The Tipton Daily Tribune from Tipton, Indiana on November 14, 1964 · Page 2
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The Tipton Daily Tribune from Tipton, Indiana · Page 2

Tipton, Indiana
Issue Date:
Saturday, November 14, 1964
Page 2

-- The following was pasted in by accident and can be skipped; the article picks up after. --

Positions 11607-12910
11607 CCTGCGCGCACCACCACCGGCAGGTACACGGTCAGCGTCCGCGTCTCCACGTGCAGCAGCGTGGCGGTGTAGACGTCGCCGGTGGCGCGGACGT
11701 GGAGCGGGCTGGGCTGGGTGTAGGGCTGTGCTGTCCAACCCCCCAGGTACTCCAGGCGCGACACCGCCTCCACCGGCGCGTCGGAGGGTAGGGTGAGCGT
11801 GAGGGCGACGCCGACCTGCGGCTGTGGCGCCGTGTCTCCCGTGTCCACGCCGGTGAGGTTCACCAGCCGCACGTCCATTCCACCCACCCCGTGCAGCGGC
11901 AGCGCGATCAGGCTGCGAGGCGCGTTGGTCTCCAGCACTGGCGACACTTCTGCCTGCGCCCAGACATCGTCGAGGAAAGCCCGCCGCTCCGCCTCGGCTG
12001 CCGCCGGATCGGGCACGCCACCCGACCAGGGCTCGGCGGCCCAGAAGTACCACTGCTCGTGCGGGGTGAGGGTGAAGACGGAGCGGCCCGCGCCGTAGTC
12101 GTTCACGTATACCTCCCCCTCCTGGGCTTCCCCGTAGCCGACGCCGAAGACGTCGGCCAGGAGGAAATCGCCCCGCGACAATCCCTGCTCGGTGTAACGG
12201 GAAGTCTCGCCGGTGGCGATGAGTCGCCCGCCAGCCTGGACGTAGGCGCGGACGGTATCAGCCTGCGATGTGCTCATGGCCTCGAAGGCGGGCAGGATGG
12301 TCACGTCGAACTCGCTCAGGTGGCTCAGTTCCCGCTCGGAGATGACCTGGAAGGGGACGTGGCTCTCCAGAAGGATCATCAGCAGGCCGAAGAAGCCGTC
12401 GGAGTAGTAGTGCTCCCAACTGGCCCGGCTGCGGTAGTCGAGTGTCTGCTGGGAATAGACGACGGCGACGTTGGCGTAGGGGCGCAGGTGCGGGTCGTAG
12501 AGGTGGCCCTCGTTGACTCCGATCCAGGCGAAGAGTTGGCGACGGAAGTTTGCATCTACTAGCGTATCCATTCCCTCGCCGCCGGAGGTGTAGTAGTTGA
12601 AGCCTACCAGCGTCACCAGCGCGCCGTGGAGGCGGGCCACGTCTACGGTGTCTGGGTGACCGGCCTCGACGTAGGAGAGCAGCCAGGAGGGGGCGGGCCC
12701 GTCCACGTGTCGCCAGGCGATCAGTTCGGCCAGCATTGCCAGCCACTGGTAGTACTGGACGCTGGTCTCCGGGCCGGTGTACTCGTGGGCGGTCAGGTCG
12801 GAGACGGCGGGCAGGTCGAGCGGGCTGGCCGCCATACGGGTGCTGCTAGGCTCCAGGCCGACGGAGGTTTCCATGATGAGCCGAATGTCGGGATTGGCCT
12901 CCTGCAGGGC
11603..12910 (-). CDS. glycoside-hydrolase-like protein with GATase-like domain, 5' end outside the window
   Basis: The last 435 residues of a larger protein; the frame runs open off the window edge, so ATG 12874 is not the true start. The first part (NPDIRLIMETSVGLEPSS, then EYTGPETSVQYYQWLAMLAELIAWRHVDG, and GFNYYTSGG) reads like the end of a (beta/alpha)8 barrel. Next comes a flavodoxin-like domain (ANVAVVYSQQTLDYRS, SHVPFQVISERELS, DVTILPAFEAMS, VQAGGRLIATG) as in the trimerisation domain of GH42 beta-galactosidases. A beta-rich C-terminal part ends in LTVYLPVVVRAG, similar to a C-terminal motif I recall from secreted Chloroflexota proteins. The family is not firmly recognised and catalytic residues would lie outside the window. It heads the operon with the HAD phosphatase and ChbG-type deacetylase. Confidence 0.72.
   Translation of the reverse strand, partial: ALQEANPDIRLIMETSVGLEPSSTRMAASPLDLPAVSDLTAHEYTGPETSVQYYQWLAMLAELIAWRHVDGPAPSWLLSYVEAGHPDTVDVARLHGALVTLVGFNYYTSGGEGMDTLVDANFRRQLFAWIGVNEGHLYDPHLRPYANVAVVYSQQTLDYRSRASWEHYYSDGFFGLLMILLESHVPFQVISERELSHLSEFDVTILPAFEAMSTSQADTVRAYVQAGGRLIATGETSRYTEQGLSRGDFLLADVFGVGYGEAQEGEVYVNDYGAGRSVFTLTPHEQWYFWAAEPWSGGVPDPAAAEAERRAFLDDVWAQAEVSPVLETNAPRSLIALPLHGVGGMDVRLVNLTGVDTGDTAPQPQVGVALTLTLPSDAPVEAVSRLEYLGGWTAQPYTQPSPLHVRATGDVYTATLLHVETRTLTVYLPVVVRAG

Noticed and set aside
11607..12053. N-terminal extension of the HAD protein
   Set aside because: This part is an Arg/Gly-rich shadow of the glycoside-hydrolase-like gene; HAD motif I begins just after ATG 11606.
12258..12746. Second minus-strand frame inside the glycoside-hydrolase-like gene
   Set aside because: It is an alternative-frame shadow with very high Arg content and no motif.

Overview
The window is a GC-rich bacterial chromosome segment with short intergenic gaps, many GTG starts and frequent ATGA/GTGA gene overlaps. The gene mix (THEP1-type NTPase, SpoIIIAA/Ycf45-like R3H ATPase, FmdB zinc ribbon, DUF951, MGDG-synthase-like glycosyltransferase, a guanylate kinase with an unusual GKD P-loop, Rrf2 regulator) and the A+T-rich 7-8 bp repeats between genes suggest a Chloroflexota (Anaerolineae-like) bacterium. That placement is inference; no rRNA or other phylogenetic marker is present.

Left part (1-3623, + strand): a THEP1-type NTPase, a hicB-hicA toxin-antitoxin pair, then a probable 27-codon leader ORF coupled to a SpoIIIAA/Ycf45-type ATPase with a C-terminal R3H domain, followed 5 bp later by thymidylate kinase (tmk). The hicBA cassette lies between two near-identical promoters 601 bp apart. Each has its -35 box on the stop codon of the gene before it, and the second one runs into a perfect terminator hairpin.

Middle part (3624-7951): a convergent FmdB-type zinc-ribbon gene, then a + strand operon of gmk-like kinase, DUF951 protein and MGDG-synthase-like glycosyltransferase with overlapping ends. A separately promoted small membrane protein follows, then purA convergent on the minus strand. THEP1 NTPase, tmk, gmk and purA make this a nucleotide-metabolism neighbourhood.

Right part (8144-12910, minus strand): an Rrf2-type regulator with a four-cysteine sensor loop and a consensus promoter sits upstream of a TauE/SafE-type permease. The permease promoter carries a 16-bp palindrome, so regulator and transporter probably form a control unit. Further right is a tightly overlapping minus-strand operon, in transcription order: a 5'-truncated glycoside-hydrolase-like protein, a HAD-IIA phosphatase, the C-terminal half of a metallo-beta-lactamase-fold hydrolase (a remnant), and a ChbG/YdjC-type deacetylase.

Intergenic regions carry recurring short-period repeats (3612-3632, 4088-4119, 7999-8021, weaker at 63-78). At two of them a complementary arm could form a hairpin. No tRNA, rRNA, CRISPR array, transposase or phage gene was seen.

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PAGE 2 THE TIPTON DAILY TRIBUNE Saturday, Nov. 14,1964 TRIBUNE FARM & HOME PAGE— AND • FARM x ^s. • HOME • CITY OPENS SUNDAY AT DIANA London medical student Philip Carry (Laurence Harvey) works up nerve enough to ash tearoom waitress Mildred Rogers (Kim jS'ovak) to go to the theatre, with him in this scene from "Of Human liondage/'' The gripping druma of unrerptited love* basetl on the famous novel by W. Somerset Maugham* is prc~ sen ted by Metro-Goldwyn~Mayerin association with Seven Arts, On The Lighter Side By DICK WEST United Press International WASHINGTON (UPI) —It is often said that a certain profession would be more lucrative if it didn't have so much amateur competition. Can you guess what the profession is. No, not brain surgery. The profession I am thinking of is press agentry. Permit me to cite_you an example. The other day a press agent called me up and said, "I've got"a great idea for your column.- Have a cigar." Xpu don't find many press agents nowadays who hand out cigars over the telephone, so I begged him to continue. -i- He said, 'I've got an English actfe'ss who is making an American tour. We're doing the whole thing in gold. She has a complete gold wardrobe, she trarels in a goldlimousine.she actress who is making an American tour. We're doing the whole thing in gold. She has a complete gold wardrobe, she travels in a gold limousine, she only stays in hotel suites with golden de'eor and she eats from a gold plate with a gold knife and fork." Too Late I said, "Max, baby, that's a beautiful concept." Pure poetry. It almost makes me weep. But it's too late." He said, "Why?" I said, "The election Is already over." He said, "We aren't plugging Goldwater. We're plugging 'Goldfinger'. It's the name of a movie. This girl, see, is mixed up in an attempt to steal the gold from Fort Knox. "She has an affair with a secret agent and then gets murdered. She dies from skin suffocation after being painted from head to toe with gold paint." . I ' said, ^Shucks, Max, that could happen to anybody.'.' This illustrates, the point I was making. On the very same day that the press agent called, a congressional subcommittee put out a report that in my opinion made a better story. It's not about gold exactly, but it does concern money and water. Perhaps you have seen pictures of the fancy U.S. embassy that the State Department erected in New Delhi, India, a few years ago. At the time, it was a target of considerable criticism in Congress. Well, sir, it seems that the project included an expensive f o u n',t. a i n on the embassy grounds. And it now develops that the fountain thus far has been only a dry hole. According to the subcommittee, it would cost about $3,000 a year to operate the fountain. But the State Department has not been able to get up the courage to ask Congress for the funds to moisturize it. Okay, fellows, here's • what we'll do.' Some dark night we'll cover Secretary of State Dean Rusk with a coat of gold paint and ship him to Fort Knox. Once inside the vaults he can surely heist enough bullion* to liquify the arid fountain for a few years. Then we'll hire a press agent to keep, the whole thing quiet. SWINGS AT FLY TEMPE, Ariz. (UPI) —Student Donald L. Solsby took a swing at a fly which landed on the plate glass window of his Arizona State University dormitory- room Friday. He crashed through the window and fell two stories to the ground, cutting, an artery and the muscles and nerves of his left forearm. WantAds Pav Same Uniform Feedmaking Plus 13 New Features This is a good time for a Mix-All demonstration! There are 13 new features to show you. . Come on in. You'll see the new auger feeder drive that loads ingredients at hundreds of speeds. See the high-speed unloading transmission that empties 2 tons of feed in 5 minutes.' Then, there's the new concentrate hopper at the rear, the' calibrated tank, and 9 other new and useful features. GRINDS, MIXES, DELIVERS RATIONS ONE THING GEHL HASN'T CHANCED , though. The . Mix-All still grinds and mixes with uniform precision. In the mill, 66 thin, reversible steel hammers cut (not pound) ingredients on a big 507 sq. in. * grinding surface.|Er <,©ibien «g^kougJ})y mixed in the 2-ton hopper. We'd like to prove all thislwitL B demonstration: Why not ask us? ADIER'S SEEDS SHARPSVILLE, INDIANA 963-5397 On The Farm Front By GAYLORD P. GODWIN United Press International WASHINGTON (UPI) —Beef imports into the United States are slowly falling to the level forecast by Agriculture Secre- ary Orville L. iFreeman last summer. In June, at the height of the congressional furor to set strict import quotas on beef, freeman estimated the shipments of beef into the United States this year would drop 25 per cent below those of 1963. Freeman opposed the quotas. In the first eight months (January-August) of 1964, beef and veal imports amounted to 860 million pounds. This was 20 per cent below the imports for the same period of 1963 and represented a steady downtrend. If the trend continues through December, Freeman's forecast may become reality. The Agriculture Department said 'total meat imports during the first eight months of 1964 were down 19 per cent from the 1.34 billion pounds last year. Exports were up 39 per cent from the 105 million pounds a year earlier. Lamb and mutton imports during the first eight months were down 41 per cent from a year earlier. 'Pork imports were up 5 per cent. U.S. meat exports during January-August totaled 146 million pounds, up 39 per cent from a year earlier. Beef and veal exports for the period totaled 34.5 million pounds, up 79 per cent from a year earlier. Compared with total meat production, the exports for the first eight months totaled .3 per cen of ouput. Pork exports for the first eight months totaled 110 million pounds, up 30 per cent. The Agriculture Department predicts commercial hog slaughter for 1964 will be down about 2 per cent from the 833 million head killed in 1963. An increase in hog slaughter-during the first quarter (January- March) has been more than offset by decreases since then. The department said the smaller hog slaughter in the second half of 1964 is reflecting reductions in the size of the 1964 pig crops. The department expects hog prices to show strength through mid-1965 because of the reduced slaughter. WASHINGTON (UPI) — The field crop output for 1964 is expected to be 2.7 per cent below last year's record production, the Agriculture Department indicated Tuesday in its report of crop conditions. The department's Crop Reporting Board said that as of Nov. 1 the all-crops production |index stands at 109 per cent of the 1957-59 base period. The index is three points, or 2.7 per cent, below the record production indicator rolled up in 1963. 4 The composite yield index covering 28 major crops remained unchanged from October and September at 113 per cent of the base period. The yield index was 2.6 per cent below the 1963 high of 116. It was apparent that most of the reduction in indicated production was caused by drought and other inclement weather earlier in the growing season. The board said harvest activities progressed slowly during the cool weather early in October, but speeded up under favorable weather late tin the month. The crop report showed that ("production estimates of corn and sorghum each declined 1 per cent from Oct. 1 Oilseed crop prospects increased. Soybean prospects went up 3 million bushels and the crop will about equal last year's record output. Tobacco production increased 3 per cent, and peanuts 2 per cent. Estimated total production .of sugar, cane dropped 12 per cent because of hurricane damage in Louisana. Corn, the key livestock feed and the chief money crop, is expected to total 3,541,061,000 bushels this year. This is down 1 per cent from Oct. 1 and 13 per cent below 1963, and 4 per cent less than the 1958-62 average. The corn yield as of Nov. 1 was 60.6 bushels per acre, down from the. 1963 record of. 67.3 bushels. The ., department estimated tonnaged of the four feed grains —corn, oats, barley, and sorghum—would total 136 million tons this year. This would be 13 per cent less than 1956 output of 156 million tons and 7 per cent less than average.. Sorghum grain output is expected to be 843 million bushels, 17 per cent below 1963. Fall potato output was fore,cast at 177 million hundredweight, 10 per cent below 1963 and ,7 per cent below average. Girls' School Powder Keg By HORTENSE MYERS United Press International INDIANAPOLIS (UPI) —The riot-torn Indiana Girls School was described by national experts today as "a dumping ground for unwanted children" and a warning was issued that unless a "wholly new concept of purpose" is adopted, the superintendent "will be sitting on the lid until it blows off again." The statements were included in a 19-page report containing 12 specific findings and 25 recommendations, issued by the National Cottncil on Crime and Delinequency. The,; council sent two staff members here to study the school at the request of a special committee created to investigate conditions after a riot Sept. 10. „ Mrs. Frieda Lyda eventually resigned as superintendent. A Marion County grand jury urged that the institution be abandoned and charged it was the scene of widespread homosexuality. Sherwood Norman, o f the council staff, wrote the report which was strongly critical of the school's failure to fulfill its role as a training and treatment center. Questions Commitments The report also recommended a "thorough study of Indiana's juvenile . correctional system" since "there is reason to believe that many of these girls should never have been committed to the school." Recommendations included approval of a plan to build a new recreation building and said a modern detention cottage "is urgently needed." The report also saidexisting cottages could be used for housing if they were remodeled. It added, however, that "these cottages should be replaced eventually with single-story fire- resistant buildings specifically designed for practicality of program and ease in supervision." But over and over again the report said "it cannot be' overemphasized that staff us more important than buildings and that replacing old buildings is less, important than .providing competent personnel except where existing buildings are dangerous." The report said the budget is insufficient "to support an up- to-date treatment and training For "On the Farm Service! THIS INCLUDES FREE LOANEB TIRES While We Repair the Old Ones! C & W FIRESTONE STORE Arcadia,. Ind. Ph&ne YU 4-2445 Management Courses For Farm Folks A series of (Farm and 'Home Management meetings will' begin in January according to Tipton County Agent W. M. Clary . They will be a series of special meetings on the manag- ment of farms and homes. Younger farm operators and their wives will be best adapted to . this training series, Clary said. The series will be limited to 15 farm families in Tipton County. Reservations should be made at the County extension office in the Courthouse soon. Six families' are already signed up. Conducting the program will be John Randall, who also assists in such a program in five other central (Indiana counties. The.series will begin with four daytime sessions at the 4-H and Community Building January 5. Following these meetings, there will be two days devoted to each family on its farm, making farm management plans and home management decisions. The six families now enrolled are: Mr. and Mrs. Elbert Harper, Mr: and Mrs. Mark McKinney, Mr. and Mrs. Ralph Ka 'ufft man, Mr. and Mrs. Dale Salsberry, Mr. and Mrs. James Kirkendall and Mr. and Mrs. Harry Hinkle. Other interested persons should discuss the matter with Clary or Ruth Wimer, Home Agent, in the County Extension Service office. UNLUCKY 13TH BRYAN, Tex. (UPI) —Don't tell Mrs. Marie Doggett Friday the 13th isn't an unlucky day. She slammed the door of her son's sports car on the middle finger of her left hand. A short while later she slammed the same door on the thumb of the same hand and had to be treated at a hospital. center." '.'Salaries are so low that, a qualified administrator and staff cannot be secured and retained," it said. "A wholly new concept of the purpose of the institution is called for; otherwise, whoever the superintend- ient is, he will be sitting on the ilid until it blows off again." Sees Unrelated Penalties "The social climate of the institution is punitive and the punishment generally unrelated to the child's psychological problems ... There is no diagnostic program to discover the potentiality and problems of the girls as they enter the institution. "There was virtually no relationship between the progress of the girls .in the institution and the situation in their homes. Nobody works with the parents or guardians of the girls while the latter are .in the institution to help bring about a better relationship than that with provoked, defiance of authority in the first place." Among the recommendations on staff changes were: —That all staff having direct contact with children be selected under a merit system including psychological screening. —That the staff should be .put on a 40-hour work week with three overlapping daily shifts. —That each cottage should have a set of cottage "parents" even though one of the "parents" may work outside the institution. —That the present legal restriction that the superintendent mus be a woman should be removed from the statutes. * . Buy U. S. Bonds TELL ME £RRTtt RWU SUM fULU OP LIGHT? VJHRf GOVS Of WP-ftR CONTBINS jtig M0S -T MINERALS? NO ! space is pgRpefuBL pa** N6S9! ONLMIM Trig FtfttOSPHeRe SURROUNDING 1ft 0 PlRUgYS RNP PIFMSTOIDS IS TW6R6 LIGHT'. THIS IS trie RmeCTgp LIGHT OF Trig SUN! <1& D*AD S6R HRS MORg SOLIP MfirfTUR THRU OTrifcR 0ODV Of WATER 1 . BBOUT 25<f. IS SOLID MrrrTgg\...MOSlW COMMON SRLTJ HOW IS -lHg HUMRN H£RRT3 H6flRfoi s TH0 FWeRftS^ PERSON 15 5 INCHES LOWS, 3 INCHES WlDS, 2> INCHES THICK RMO VJ6ISHS TBTI BBouT 11 OUNCES !! _• A.R£ MULgS RND HoRSgS... CATTLE? Y £S! Cfiffli SkSNtRSS NOT ONLS COWS BUT RL60 SHKP, ASSES, SWIVifc AND GORTS • Wall Street Chatter NEW YORK (UPI) —J. W. Sparks & Co. says the technical pattern of the list remains favorable despite the weakness of rail issue.* in recent sessions. The firm says that the broad consolidation which has been taking place'since late September, and the removal of any political uncertainties, would seem to favor another upward Bache & Co. continues to recommend buying • fundamentally attractive issues on weakness since!,it,-.belteVes that the outlook for. a year-end rally is good.' ' j Edward F Underwood of Mitchum, Jones & Templeton Inc. points qutj that- there is again an increasing chorus of bearishness- on! the part of many analysts but he sees nothing yet to indicate the imminence of a bear market., Almanac By United Press International Today is Saturday, Nov. 14, the 319th day of 1964 with 47 to follow. The moon is approaching its full phase. j ' The morning stars are Jupiter, Mars and Venus. The evening stars are Jupiter and Saturn. Steamboat inventor Robert Fulton was born on this day in 1765. ! On this day in history: In 1832, the first streetcar in the world made its appearance in New York City. In 1951, Herman Melville's "Moby Dick" was published by Harper and Brothers. In 1881, the .trial of Charles Guiteau charged- with the assassination of President Garfield, -opened in Washington. In 1935, President Franklin Roosevelt' proclaimed the Philippine Islands.a free commonwealth. .'J A thought for the day: American Justice Oliver, Wendell Holmes said! "Life is an end in itself, and the only question as to whether it'is worth living is whether you have enough' of it" fftVlMU Official Returns From Election INDIANAPOLIS (UPI)—Official returns from the Nov. 3 election showed Thursday that President Johnson received 56 per cent and Sen. Barry M. Goldwater 43.5 per cent of the 2,091,606 votes cast for Indiana 13 electoral votes. , Prohibition and Socialist Labor candidates received a total of only 9,640 votes or less than one-half of 1 per cent.' . Johnson's vote was 1,170,848 to Goldwater's 911,118, a margin of 259,730 votes. The Prohibition nominee received 8,266 and the Socialist Labor candidate 1,374. The official returns also affirmed the accomplishment of Democrat Roger D. Branigin in defeating Lt. Gov. Richard O. Ristine, his Republican rival, by more votes in the governor's race than the Johnson margin over Goldwater. Branigin received 1,164,763 to 901,326 for Ristine, a plurality of 263,437, and got ")6.19 per cent of the votes cast in the gubernatorial race. The Indiana State Chamber of ^ Commerce said this was the greatest percentage for an Indiana gubernatorial winner since records were kept beginning in 1900. The Prohibition governor candidate received'5,771 and Socialist Labor 1,186 for a total vote of 2,073,046, about 18,500 fewer than were cast for president. Sen. Vance Hartke was reelected by 186,986 votes, getting 1,128,505 to 941,519 for State Sen. D. Russell Bontrager. Bontrager received 30,000 more than Goldwater and 40,000 more than Ristine. ,The Prohibition vote for senator was 5,708, Socialist Labor 1,231. Hartke's percentage of the total vote was 54.33. The official tabulation on other state offices follows: Lieutenant Governor: State Rep. Robert L. Rock, 1,113,974; John M. Ryan, the defeated GOP nominee, 934,584. Secretary of State: Democrat John D.Bottorff, 1,120,834, Republican Gerald Powell, 923,993. State Auditor: Democrat Mark L. France, 1,124,427; Republican Allen J. Lindley, 930,764. State Treasurer: Democrat Jack L. New, 1,104,312; Republican John K. Snyder, 929,956. .'Attorney General: John J. Dillon", Democrat, 1,111,577; Edwin K. Steers, the Republican incumbent, 925,267, Superintendent of Public Instruction: Incumbent William E. Wilson, Democrat, 1,126,132; Iffljonarcli LETTERHEAD STATIONERY FOR J4 e r F0R | Giridtmad • an ideal gift that will be remembered! Monarch Letter Heads (Ladies) j 100 Sheets __——-? 9.10 500 Sheets $10 Kl0\ L85/ 20 lbi Bond 20% off ORDER EARLY FOR DELIVERY BEFORE CHRISTMAS Sales Tax not^ included • ,: v Us Tipton TAGS — OFFICE FORMS — WEDDING INVITATIONS — POSTERS James R. Beasley, Republican, 908,572:. Reporter of Supreme and Appellate Courts: Miss Helen Corey, Democrat, 1,110,390; Republican incumbent Mrs. Virginia Caylor, 920,168. Indiana Supreme Court Judge, 2nd District: Incumbent Amos W. Jackson, 1,104,983; Republican James C. Cooper, outgoing Appellate Court judge, 926,192. Appellate Court Judges: Incumbent Judge Thomas J. 'Faul c o n e r, 1,106,216; Republican Charles W. Cook, Jr., 922,151; Warren W. Martin, Democrat, 1,110,394; George R. Glass Republican, 915,816; D e m o c r at George H. Prime, 1,096,589 Republican Douglas H. McDonald, 923,546 Russell W. Smith, Democrat, 1,107,868; Republican incumbent John \V. Phaff, 915,546; G. Remy Bierly, 'Democrat, 1,098,942; Inumbent Republican Dewey Kelley, 924,663. The official tabulation for Congress, by districts, was: First: Rep. Ray J. Madden, Democrat, 133,089; Republican Arthur F. Endres, 75,226. Second:- Rep. Charles A. Halleck, Republican, 88,204; John C. Raber, Democrat, 78,566^ Third:. Rep. John Brademas, Democrat, 121,209; Robert Lowell Miller, Republican, 78,642. Fourth: Rep. E.\ Ross Adair, Republican, 89,437; Max E. Hobbs, Democrat, 82,284. Fifth (Rep. J. Edward Roush, Democrat, 114,252; Republican John R. Feighner, 92,802. Sixth: Rep. Rchard L. Roudebush. Republican, 86,168; Karl O'Lessker, Democrat, 73,002. Seventh: Rep. William G. Bray, Republican, 84,427; Elden C. Tipton, Democrat, 71,46r. Eighth: Rep. Winfield K. Denton, Democrat, 109,134; Republican Roger H. Zion, 84,135. Ninth: Lee H. Hamilton, Democrat, 74,939; Rep. Earl Wilson, Republican, 62,780. 10th: Rep. Ralph Harvey, Republican, 89,303; Russell E. Davis, 87,721. llth: Andrew Jacobs, Jr., Democrat, 149,342; Republican Don A. Tabbert, 146,424. QUAKE SHAKES TOKYO TOKYO (UPI) —An earthquake of moderate intensity shook buildings' in downtown Tokyo at 12:57 a.m. EST today but caused no damage or casualties. The Tokyo weather bureau said the tremor's epicenter was under the sea about 3d miles off the coast of Ibaragi Prefecture, east of Tokyo. Co-op Battery SALE Thru month of Nov. . FREE Battery carrier with purchase .of car. truck 0 tractor J^te^duri :ias lida safe; ai*jrour ; •:* v irAhf re t . • FARM BUREAU CO-OP